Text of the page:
Cargo bikes are generally the workhorses of the bike world, so I take special delight in finding models that are as fun to ride as they are utilitarian. Yuba makes this two-fer look easy with the brand-new Sweet Curry—a human-powered take on the beloved electric Yuba Spicy Curry.
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The Sweet Curry shares the same geometry and good looks as its more savory e-sibling, as well as a sturdy aluminum frame and a 20-inch rear wheel that gives the rider extra control under load. It was designed for two distinct types of riders: those who loved the Spicy Curry but didn’t want the electric assist, and those who loved the Spicy Curry but wanted to add their own motor. The bike is designed to adapt to any mid-drive motor for riders who fall into the latter category.
Ridden with only pedal power, the bike is immediately easy to handle and takes turns well, especially given its size. Without a load, the 2x9 Shimano gearing—with a 50/34 chainring and 11-32t cassette—makes it easy to climb; even with a human passenger on the back, a long uphill still feels doable and more of a fun challenge than a Herculean task that makes you miss your old pickup truck. Plus, thanks to the bike’s disc brakes (BB7 180mm rotors front and rear), bombing downhill into gravel invokes confidence instead of terror in both the rider and any potential human cargo, based on my testing experience.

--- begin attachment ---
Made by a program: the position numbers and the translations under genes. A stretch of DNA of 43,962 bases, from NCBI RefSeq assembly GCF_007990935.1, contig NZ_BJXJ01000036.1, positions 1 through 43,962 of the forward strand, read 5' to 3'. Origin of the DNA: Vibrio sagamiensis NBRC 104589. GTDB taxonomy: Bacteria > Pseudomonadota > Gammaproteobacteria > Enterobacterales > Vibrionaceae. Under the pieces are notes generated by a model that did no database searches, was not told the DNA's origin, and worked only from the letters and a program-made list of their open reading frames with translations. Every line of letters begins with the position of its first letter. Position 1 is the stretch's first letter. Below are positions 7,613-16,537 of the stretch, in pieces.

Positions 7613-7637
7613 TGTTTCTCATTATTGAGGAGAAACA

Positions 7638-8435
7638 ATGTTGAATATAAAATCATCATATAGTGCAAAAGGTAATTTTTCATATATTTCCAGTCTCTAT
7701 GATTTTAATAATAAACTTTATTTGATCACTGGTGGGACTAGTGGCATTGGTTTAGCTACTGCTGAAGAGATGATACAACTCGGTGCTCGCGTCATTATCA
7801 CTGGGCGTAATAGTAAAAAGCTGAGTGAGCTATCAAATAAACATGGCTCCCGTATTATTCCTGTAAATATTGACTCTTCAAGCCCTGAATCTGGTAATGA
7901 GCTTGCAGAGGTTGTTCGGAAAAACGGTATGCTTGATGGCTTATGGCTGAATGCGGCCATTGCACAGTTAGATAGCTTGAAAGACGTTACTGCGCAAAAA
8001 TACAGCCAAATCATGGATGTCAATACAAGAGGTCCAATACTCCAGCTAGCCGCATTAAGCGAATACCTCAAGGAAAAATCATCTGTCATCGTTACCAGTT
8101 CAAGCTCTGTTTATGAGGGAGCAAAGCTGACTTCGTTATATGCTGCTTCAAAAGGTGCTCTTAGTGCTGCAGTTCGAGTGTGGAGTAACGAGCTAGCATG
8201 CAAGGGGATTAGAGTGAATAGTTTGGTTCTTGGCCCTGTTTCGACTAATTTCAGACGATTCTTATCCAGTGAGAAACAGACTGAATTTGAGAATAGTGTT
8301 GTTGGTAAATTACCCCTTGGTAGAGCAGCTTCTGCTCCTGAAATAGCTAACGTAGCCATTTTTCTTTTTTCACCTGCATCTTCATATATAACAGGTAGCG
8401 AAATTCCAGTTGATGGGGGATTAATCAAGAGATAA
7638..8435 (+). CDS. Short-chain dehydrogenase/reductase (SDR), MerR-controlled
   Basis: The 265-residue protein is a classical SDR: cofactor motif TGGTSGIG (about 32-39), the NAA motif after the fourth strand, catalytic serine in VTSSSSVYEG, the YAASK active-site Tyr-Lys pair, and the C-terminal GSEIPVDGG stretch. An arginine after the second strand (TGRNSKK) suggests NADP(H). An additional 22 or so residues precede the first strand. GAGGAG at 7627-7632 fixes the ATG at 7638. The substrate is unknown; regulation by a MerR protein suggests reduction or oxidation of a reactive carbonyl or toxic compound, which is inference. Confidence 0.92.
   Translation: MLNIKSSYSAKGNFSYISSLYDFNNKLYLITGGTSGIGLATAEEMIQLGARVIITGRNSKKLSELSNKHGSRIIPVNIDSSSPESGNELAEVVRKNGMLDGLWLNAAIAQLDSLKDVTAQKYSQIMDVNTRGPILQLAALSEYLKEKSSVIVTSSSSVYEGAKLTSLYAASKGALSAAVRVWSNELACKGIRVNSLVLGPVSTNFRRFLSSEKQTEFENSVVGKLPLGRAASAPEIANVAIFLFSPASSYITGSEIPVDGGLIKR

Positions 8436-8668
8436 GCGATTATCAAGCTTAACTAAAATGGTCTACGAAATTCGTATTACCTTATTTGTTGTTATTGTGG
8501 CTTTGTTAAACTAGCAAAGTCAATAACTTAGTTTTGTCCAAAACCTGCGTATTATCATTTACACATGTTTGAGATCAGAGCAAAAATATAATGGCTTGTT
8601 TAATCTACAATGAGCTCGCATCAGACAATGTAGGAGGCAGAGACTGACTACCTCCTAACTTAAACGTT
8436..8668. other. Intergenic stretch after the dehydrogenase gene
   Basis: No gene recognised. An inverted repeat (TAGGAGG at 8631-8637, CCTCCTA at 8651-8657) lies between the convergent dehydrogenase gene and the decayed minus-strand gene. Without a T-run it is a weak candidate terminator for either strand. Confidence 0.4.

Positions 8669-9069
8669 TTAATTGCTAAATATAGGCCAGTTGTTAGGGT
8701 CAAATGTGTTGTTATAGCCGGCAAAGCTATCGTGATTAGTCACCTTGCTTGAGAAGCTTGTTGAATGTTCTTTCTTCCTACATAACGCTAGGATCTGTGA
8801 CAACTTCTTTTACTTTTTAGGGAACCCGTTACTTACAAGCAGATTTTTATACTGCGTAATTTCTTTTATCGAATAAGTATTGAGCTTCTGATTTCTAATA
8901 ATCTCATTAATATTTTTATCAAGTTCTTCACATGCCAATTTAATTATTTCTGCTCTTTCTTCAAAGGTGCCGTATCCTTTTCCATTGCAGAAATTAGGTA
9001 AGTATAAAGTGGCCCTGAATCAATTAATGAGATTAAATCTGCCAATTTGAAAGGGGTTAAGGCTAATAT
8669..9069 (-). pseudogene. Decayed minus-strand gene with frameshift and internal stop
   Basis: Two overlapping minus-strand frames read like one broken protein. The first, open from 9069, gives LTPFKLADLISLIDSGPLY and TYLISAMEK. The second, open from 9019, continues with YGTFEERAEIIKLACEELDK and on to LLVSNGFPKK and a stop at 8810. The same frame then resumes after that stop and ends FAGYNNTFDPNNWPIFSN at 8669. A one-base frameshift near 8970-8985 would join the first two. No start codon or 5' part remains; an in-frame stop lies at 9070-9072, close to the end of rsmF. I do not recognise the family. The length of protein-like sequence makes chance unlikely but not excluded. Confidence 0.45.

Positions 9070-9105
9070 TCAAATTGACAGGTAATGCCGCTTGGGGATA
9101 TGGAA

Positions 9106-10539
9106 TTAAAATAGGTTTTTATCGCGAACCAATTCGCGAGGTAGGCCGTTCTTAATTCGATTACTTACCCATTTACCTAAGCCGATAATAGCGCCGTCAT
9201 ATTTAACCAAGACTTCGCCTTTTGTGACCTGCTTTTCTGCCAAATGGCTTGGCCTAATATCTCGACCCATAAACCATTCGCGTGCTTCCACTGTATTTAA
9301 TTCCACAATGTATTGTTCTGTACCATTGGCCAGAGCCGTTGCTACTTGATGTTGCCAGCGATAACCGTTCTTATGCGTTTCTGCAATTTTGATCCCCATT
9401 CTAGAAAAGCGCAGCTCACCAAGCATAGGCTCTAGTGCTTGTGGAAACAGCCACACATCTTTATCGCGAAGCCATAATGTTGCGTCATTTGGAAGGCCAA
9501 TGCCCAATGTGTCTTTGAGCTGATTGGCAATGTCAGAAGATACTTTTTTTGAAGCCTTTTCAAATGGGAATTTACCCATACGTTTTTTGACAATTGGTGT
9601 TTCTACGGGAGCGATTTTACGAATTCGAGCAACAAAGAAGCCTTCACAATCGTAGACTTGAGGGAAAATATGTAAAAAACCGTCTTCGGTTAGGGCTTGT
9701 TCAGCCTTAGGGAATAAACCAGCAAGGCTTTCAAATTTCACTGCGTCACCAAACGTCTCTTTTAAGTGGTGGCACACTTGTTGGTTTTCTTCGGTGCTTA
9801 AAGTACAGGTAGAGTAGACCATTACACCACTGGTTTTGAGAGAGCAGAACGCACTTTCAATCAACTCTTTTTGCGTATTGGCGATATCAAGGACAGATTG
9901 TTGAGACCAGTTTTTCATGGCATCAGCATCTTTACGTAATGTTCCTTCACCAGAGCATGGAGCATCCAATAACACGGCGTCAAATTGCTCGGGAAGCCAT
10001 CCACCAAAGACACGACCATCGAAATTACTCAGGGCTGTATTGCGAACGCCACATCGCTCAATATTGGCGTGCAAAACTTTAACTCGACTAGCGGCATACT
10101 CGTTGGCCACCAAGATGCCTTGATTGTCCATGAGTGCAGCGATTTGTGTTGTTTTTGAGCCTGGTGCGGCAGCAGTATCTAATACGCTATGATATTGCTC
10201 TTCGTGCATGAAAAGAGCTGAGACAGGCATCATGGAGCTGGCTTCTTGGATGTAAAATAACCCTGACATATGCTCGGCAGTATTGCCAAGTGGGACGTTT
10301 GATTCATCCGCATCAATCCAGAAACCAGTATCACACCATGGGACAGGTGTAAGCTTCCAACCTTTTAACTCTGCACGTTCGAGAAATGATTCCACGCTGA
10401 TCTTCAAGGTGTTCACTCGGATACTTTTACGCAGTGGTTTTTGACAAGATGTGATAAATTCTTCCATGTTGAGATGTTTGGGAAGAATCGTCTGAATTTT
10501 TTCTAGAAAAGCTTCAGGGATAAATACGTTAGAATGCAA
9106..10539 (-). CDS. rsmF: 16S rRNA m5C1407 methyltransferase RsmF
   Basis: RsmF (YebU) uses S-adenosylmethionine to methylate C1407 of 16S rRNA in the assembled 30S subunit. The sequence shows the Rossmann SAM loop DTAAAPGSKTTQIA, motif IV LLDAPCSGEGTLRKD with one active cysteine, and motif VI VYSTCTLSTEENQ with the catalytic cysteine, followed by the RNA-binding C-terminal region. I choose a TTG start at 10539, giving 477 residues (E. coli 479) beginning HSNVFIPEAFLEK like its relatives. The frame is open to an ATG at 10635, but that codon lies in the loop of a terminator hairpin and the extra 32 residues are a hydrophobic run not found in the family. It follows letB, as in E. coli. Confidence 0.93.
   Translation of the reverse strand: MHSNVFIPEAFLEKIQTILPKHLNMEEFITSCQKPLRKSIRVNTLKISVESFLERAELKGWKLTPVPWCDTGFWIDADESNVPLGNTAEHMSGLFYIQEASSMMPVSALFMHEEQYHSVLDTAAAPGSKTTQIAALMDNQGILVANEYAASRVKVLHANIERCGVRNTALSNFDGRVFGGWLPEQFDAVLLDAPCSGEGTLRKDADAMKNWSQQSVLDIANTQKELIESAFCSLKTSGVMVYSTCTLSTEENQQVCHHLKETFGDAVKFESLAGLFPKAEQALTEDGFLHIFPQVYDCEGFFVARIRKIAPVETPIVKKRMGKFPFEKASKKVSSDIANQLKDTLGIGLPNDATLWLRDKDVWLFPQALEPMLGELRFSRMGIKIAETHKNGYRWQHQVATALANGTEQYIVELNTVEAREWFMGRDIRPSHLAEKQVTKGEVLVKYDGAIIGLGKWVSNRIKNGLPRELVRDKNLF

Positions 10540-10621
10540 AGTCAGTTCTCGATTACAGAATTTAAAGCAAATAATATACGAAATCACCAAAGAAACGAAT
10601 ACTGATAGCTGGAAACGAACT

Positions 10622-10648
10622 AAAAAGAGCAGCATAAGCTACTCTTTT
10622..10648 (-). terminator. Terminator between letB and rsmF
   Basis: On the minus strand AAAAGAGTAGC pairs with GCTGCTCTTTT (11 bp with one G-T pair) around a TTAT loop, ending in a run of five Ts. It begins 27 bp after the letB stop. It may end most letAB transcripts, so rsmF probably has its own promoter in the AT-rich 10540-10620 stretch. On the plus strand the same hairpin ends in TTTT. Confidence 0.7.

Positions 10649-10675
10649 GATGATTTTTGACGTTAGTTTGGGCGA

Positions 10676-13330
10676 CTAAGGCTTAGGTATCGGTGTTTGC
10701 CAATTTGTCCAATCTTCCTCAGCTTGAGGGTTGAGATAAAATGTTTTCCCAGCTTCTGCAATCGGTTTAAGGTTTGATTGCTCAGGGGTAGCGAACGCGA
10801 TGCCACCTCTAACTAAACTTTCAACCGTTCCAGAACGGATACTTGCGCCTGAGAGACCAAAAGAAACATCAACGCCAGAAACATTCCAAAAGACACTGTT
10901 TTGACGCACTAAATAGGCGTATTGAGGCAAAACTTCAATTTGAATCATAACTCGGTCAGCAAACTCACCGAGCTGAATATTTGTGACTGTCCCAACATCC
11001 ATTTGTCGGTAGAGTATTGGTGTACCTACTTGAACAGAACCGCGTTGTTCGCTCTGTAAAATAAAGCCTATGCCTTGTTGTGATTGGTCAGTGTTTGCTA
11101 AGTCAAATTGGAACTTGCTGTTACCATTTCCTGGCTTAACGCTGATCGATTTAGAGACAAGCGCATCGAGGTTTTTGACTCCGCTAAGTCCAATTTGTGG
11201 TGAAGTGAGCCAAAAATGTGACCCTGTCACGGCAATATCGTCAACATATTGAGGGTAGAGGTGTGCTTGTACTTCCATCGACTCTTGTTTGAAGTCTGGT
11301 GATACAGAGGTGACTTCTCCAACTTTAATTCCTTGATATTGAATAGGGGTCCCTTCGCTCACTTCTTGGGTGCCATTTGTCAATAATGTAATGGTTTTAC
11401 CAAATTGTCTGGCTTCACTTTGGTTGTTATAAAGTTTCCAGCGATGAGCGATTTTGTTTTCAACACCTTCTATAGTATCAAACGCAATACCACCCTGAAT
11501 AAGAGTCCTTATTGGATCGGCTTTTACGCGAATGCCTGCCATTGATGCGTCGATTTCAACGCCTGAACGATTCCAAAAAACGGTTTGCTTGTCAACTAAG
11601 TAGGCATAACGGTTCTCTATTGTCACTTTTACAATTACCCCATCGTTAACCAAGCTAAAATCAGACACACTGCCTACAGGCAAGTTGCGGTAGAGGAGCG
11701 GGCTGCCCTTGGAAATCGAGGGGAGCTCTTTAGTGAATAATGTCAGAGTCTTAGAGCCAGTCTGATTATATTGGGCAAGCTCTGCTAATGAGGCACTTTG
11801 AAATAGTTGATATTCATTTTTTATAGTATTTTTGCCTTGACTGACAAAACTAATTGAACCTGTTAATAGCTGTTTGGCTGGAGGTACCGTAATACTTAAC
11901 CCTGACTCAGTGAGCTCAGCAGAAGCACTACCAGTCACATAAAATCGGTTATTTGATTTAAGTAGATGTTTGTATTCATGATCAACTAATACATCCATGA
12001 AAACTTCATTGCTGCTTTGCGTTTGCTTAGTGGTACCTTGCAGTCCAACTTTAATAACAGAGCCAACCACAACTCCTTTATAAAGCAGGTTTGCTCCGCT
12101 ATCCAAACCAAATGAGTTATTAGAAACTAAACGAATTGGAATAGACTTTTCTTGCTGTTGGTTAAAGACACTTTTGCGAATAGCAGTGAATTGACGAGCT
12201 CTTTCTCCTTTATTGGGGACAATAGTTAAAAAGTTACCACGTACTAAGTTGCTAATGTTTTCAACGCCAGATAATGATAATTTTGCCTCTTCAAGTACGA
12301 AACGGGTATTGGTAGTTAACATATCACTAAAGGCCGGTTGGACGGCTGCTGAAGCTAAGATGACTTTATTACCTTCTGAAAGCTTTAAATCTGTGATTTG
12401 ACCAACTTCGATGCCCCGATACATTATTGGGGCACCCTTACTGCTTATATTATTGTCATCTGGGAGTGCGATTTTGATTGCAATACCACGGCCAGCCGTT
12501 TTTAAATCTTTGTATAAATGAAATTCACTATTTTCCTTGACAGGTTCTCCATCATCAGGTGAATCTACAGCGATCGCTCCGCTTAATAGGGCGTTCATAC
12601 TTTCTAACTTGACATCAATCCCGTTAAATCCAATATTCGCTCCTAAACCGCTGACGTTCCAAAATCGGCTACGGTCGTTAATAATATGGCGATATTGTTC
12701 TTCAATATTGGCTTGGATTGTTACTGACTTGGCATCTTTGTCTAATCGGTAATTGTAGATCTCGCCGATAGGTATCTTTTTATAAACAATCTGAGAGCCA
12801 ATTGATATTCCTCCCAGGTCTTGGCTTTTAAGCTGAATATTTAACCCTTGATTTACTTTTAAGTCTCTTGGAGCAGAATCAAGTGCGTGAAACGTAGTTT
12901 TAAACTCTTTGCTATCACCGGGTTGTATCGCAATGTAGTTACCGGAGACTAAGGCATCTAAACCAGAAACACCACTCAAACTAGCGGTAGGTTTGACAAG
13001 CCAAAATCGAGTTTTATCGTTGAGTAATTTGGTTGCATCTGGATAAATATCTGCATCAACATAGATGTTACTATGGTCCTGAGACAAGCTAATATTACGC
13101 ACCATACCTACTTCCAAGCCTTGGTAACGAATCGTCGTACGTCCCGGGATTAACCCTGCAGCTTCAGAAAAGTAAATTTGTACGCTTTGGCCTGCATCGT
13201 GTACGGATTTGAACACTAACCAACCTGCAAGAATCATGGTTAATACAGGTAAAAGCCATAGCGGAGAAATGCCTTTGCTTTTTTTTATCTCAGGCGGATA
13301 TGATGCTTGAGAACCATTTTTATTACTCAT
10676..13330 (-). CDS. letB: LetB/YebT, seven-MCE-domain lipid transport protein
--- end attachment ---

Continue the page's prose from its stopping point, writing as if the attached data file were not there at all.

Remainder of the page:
The bike also adds a sturdy front basket to the Spicy Curry that’s capable of holding 50 pounds—or “a full-grown pit bull,” according to the folks at Yuba. (Note: It was not tested under these conditions.) The extended rear rack can haul 300 pounds in addition to a rider, so approximately six well-behaved pit bulls, by Yuba’s metric. The Sweet Curry comes with a front basket, full-coverage fenders, and an extended rear rack with wood footrests.
If you haven’t tried a full-size cargo bike before and are uncertain as to whether they’ll feel awkward or unwieldy, the Sweet Curry is a great place to jump right in and grow your confidence. Unloaded, it doesn’t handle that differently from an ordinary commuter bike. The only difference is how many groceries—or moving boxes, or building supplies, or kids, or maybe even pit bulls—you can safely and easily tote across town with it.
Look for this $2,199 bright-orange dream machine in February 2017. We don't have sizing information yet, but expect it to be similar to the Spicy Curry, where suggested rider height range is 5’0” to 6’5”.